Sunday, January 31, 2016

In Defense of Awkward Moments: A Measured Response to Héctor Carral

By: Geoffrey Ledbetter   
         If you’re human*, it’s likely you’ve encountered this situation before: You’re having a social interaction with someone, and suddenly the conversation trails off and you are left standing around awkwardly, unsure of how to proceed. Quick! What do you do? Pull the old "what in the world can that be?!" trick and disappear? Pull a Fred Flinstone and "yabba dabba doo" right outta there? Or, more probably, do you instead pull out your phone and pretend you have just received a text message that requires your immediate attention? Yes, in this day and age, the phone has become the all-purpose tool for escaping even the slightest possibility of social awkwardness. Today, individuals stare intently into their screens, insulating themselves in their own little worlds as they sit in class, wait for appointments, or ride public transportation. Indeed, these miraculous devices seem to grant them "awkward moment insurance" and allow them to avoid the mere possibility they might be left in a lurch and lost in a search for the words to say. Now, as Héctor Carral rightly says in his defense of social media technologies, smartphones are not destroying society or ruining our lives. However, the ubiquitous presence of smartphones does seem to promote acts of civil inattention by preventing possible interactions that could lead to lasting and meaningful social relationships. Those tiny little awkward moments are part of being human, and the ability to successfully navigate them by continuing the conversation or changing the subject is a skill that can only be cultivated through experience. (I admit, I don’t guarantee this last bit. I’m still plenty awkward in social situations, and I’ve been through tons of them. Still, in theory…)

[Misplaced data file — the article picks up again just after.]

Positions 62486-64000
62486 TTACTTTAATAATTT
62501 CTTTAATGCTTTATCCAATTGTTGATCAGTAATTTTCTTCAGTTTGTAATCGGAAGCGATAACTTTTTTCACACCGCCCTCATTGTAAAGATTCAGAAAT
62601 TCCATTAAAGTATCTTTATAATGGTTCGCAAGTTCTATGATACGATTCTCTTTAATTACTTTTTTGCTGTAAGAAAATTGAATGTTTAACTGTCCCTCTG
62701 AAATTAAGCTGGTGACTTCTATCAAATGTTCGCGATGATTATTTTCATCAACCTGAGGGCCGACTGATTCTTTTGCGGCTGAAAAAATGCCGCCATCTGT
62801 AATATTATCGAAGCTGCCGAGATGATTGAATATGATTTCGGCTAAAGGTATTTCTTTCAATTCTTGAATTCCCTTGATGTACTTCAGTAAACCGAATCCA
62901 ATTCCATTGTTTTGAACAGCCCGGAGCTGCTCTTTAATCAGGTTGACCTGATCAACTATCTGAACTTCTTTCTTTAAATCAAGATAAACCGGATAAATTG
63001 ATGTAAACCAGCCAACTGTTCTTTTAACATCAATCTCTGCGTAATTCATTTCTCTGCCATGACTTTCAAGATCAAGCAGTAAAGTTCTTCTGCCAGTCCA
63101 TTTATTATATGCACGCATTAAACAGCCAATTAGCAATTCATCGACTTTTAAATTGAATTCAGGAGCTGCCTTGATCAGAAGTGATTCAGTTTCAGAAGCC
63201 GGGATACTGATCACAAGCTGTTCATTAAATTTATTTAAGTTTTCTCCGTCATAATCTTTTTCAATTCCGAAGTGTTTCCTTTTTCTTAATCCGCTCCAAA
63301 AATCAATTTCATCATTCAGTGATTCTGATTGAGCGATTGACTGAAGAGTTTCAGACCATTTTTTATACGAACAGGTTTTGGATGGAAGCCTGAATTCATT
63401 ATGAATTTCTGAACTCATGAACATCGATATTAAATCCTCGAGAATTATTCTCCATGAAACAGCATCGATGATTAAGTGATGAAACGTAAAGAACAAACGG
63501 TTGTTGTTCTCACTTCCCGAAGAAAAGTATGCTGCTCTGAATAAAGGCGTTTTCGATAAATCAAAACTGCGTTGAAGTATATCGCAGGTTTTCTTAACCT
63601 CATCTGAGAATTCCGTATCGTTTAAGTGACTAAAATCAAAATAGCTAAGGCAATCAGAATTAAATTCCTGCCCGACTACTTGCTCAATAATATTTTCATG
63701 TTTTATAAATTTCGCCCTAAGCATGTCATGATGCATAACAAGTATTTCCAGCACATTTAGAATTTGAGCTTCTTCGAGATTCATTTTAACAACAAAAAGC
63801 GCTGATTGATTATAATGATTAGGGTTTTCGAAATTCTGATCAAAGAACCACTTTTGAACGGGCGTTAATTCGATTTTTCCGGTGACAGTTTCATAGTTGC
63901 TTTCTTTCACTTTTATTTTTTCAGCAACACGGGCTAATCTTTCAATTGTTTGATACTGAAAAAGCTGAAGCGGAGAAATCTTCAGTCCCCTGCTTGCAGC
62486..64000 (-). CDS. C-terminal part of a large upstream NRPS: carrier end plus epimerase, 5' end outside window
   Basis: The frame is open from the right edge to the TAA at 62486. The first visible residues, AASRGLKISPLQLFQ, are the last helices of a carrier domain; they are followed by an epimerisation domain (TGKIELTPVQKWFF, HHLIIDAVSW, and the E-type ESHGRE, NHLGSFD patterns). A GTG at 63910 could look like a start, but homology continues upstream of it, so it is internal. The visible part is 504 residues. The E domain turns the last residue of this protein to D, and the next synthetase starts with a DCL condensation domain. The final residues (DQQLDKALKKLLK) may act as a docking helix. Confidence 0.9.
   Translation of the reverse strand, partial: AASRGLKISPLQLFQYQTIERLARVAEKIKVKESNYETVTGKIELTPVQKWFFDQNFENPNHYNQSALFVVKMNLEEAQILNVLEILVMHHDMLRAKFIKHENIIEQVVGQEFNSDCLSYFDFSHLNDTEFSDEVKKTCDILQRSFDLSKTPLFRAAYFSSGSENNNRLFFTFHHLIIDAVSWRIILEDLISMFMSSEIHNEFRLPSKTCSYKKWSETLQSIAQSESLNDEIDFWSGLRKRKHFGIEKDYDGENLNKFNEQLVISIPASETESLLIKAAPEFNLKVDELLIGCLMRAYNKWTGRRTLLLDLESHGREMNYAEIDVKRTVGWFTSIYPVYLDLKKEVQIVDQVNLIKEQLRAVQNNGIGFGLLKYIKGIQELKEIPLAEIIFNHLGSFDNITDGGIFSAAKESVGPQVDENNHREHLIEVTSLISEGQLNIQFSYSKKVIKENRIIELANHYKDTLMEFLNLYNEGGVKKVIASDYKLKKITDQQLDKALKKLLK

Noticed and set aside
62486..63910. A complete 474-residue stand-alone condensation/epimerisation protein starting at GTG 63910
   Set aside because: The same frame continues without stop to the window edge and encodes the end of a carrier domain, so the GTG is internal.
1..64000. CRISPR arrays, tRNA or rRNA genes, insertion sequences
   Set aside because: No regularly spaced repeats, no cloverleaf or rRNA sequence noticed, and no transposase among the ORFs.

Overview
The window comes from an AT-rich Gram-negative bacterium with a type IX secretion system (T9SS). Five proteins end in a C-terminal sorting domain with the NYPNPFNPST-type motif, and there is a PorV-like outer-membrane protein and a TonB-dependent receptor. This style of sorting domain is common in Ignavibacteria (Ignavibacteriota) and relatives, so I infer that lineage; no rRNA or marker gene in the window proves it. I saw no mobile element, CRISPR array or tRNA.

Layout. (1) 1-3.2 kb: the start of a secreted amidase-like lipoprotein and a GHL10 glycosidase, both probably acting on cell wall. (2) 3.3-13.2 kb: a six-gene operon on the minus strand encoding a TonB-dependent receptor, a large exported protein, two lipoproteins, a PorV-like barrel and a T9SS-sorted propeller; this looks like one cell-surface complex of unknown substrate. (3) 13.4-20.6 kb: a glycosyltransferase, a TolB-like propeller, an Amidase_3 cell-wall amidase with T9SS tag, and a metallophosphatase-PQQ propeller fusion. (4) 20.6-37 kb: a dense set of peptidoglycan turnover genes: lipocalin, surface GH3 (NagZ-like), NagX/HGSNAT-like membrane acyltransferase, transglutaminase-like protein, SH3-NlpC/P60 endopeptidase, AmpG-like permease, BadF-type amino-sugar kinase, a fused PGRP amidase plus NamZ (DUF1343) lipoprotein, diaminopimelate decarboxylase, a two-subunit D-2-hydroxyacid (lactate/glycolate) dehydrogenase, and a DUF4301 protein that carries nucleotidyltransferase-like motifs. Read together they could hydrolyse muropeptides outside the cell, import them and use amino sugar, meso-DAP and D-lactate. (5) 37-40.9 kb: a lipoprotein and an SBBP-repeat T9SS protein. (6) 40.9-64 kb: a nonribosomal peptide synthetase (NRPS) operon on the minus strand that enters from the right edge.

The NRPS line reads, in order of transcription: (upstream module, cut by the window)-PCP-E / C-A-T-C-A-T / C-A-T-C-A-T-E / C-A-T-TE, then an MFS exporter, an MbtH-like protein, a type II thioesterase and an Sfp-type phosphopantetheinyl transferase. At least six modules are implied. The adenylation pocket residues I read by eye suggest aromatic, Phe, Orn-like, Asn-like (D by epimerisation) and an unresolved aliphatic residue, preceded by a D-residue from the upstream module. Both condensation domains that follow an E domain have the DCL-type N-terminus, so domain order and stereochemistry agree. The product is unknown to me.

One of the main premises of Carral’s argument is that smartphones are instruments for communication, and this is indeed true. However, the question must be asked: Are people really using their devices to communicate with other, long-distance partners, or are they using them to scroll through Buzzfeed lists, Pinterest menus, or online shopping sites? An average glance around me on any given day in a lecture class instills a sincere skepticism that people are truly using their smartphones for meaningful social interactions. Rather than being used as a medium of communication, smartphones are frequently employed as a distraction from the mundane and a protection from the awkward. 
Dear Mr. Carral, please stop using this photo to suggest reading newspapers is the same as using smartphones to avoid social interactions. Newspapers are not smartphones.
          Carral further argues that there is nothing wrong with creating a permanent memento of experiences by documenting them with their smartphones, which I might be able to concede. However, issues arise when people start to experience the world purely through their screens. When people become so invested in documenting their lives by filming the concerts they’re attending or photographing the mountain vistas they are observing, they frequently do so at the expense of simply experiencing life. (Don’t take my word that this is bad. Esteemed social commentator and cultural critic Louis CK agrees!)
          In essence, while smartphones are not destroying society, they significantly impact our interactions with strangers and allow us to cocoon ourselves in our own little social worlds. The solutions, it seems, are rather simple: Talk to that person sitting next to you on the bus. Take a moment to simply take in the world rather than Instagramming it. Evaluate your intentions for absentmindedly scrolling through social media. Don’t be a Glasshole™ Smartphone responsibly.

Speaking of Glassholes...
(Fast forward to 2:01 for real commentary on the implications of Google Glass on social interactions.)

*If you’re not human, I tip my hat to you for either having achieved self-awareness (if you are a robot), or for having mastered the English language (if you are an extraterrestrial). Good job.

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